Proponents of extensive government regulation over research and consumer industries tout their policies as protection against potentially dangerous or harmful behavior; we’ve previously covered silly regulations preventing consumers from engaging in a free economy, and described how these regulations do little to actually protect anyone from anything.

The real problem with these regulations, however, has less to do with the rules themselves, and more to do with the consequences that befall those who break the rules. Groups like Cause of Action help those who fall under the hammer of big government regulation fight back against overcriminalization and in some cases, recoup their losses. They’re currently defending marine biologist Nancy Black after an alleged violation of the Marine Mammal Protection Act (MMPA.)

Via Cause of Action (emphasis mine):

She was criminally charged with violating a Marine Mammal Protection Act (MMPA) regulation prohibiting feeding marine mammals in the wild. Every other alleged violation of this regulation has resulted in relatively modest fines or, in a recent case with far more egregious facts, forfeiture of an old boat. Here, however, the government’s original charges could have resulted in up to 27 years in prison, a $700,000 fine and forfeiture of her research vessel. Ms. Black’s defense team was able to resolve the case through a no-jail plea agreement in which Ms. Black pled guilty to a single misdemeanor charge of “feeding” for which she received 3 years of probation, a $12,500 fine and 300 hours of community service.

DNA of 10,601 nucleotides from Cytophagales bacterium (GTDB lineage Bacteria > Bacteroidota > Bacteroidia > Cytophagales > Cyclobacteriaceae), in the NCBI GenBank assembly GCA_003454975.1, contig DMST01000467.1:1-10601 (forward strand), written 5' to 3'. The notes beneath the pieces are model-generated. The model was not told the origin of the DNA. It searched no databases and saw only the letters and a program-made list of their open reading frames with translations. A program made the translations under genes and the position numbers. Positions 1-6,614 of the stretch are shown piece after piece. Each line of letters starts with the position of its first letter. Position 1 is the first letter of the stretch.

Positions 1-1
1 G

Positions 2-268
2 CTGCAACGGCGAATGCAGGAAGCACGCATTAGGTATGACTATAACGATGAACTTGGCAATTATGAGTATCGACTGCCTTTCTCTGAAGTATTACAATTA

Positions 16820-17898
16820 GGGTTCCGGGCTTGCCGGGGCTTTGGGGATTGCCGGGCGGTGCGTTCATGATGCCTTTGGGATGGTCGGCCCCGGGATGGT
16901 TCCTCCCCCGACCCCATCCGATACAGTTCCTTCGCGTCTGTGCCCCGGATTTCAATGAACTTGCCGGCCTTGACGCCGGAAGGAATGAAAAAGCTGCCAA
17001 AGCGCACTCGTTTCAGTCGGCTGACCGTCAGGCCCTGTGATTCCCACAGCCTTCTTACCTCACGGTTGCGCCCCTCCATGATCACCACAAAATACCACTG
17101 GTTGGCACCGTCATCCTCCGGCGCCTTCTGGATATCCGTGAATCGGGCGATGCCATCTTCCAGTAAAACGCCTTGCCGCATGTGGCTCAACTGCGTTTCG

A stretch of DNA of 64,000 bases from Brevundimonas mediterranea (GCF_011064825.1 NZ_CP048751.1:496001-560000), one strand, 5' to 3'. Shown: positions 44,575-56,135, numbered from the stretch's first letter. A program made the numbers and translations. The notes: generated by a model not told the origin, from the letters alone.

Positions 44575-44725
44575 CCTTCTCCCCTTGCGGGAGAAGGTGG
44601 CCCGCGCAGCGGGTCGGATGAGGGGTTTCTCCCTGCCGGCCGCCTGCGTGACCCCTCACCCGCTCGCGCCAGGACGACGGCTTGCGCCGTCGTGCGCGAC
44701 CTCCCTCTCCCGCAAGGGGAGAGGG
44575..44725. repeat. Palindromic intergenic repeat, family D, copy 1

27 years in prison. Loss of livelihood. Did I mention prison?

The point of pointing out this case isn’t to advocate for lawbreaking, or parse out the finer points of the MMPA ; there was a regulation that was believed to have been broken, and attention must to be paid. The point of this is to draw attention to how much power administrative agencies have over our daily lives. As the video points out, most of the regulations implemented by these agencies—including the rule that resulted in potential felony penalties for Nancy Black—are not voted on, are not discussed, and are not presented to the public for examination before they’re put into effect.

Mistakes are made. Ignorance of the law is a reality, even if it is not an excuse; but I think that the regulatory infrastructure’s willingness to treat breaches of administrative conduct as a criminal court would a violent crime deserves more attention than we’ve previously given it.


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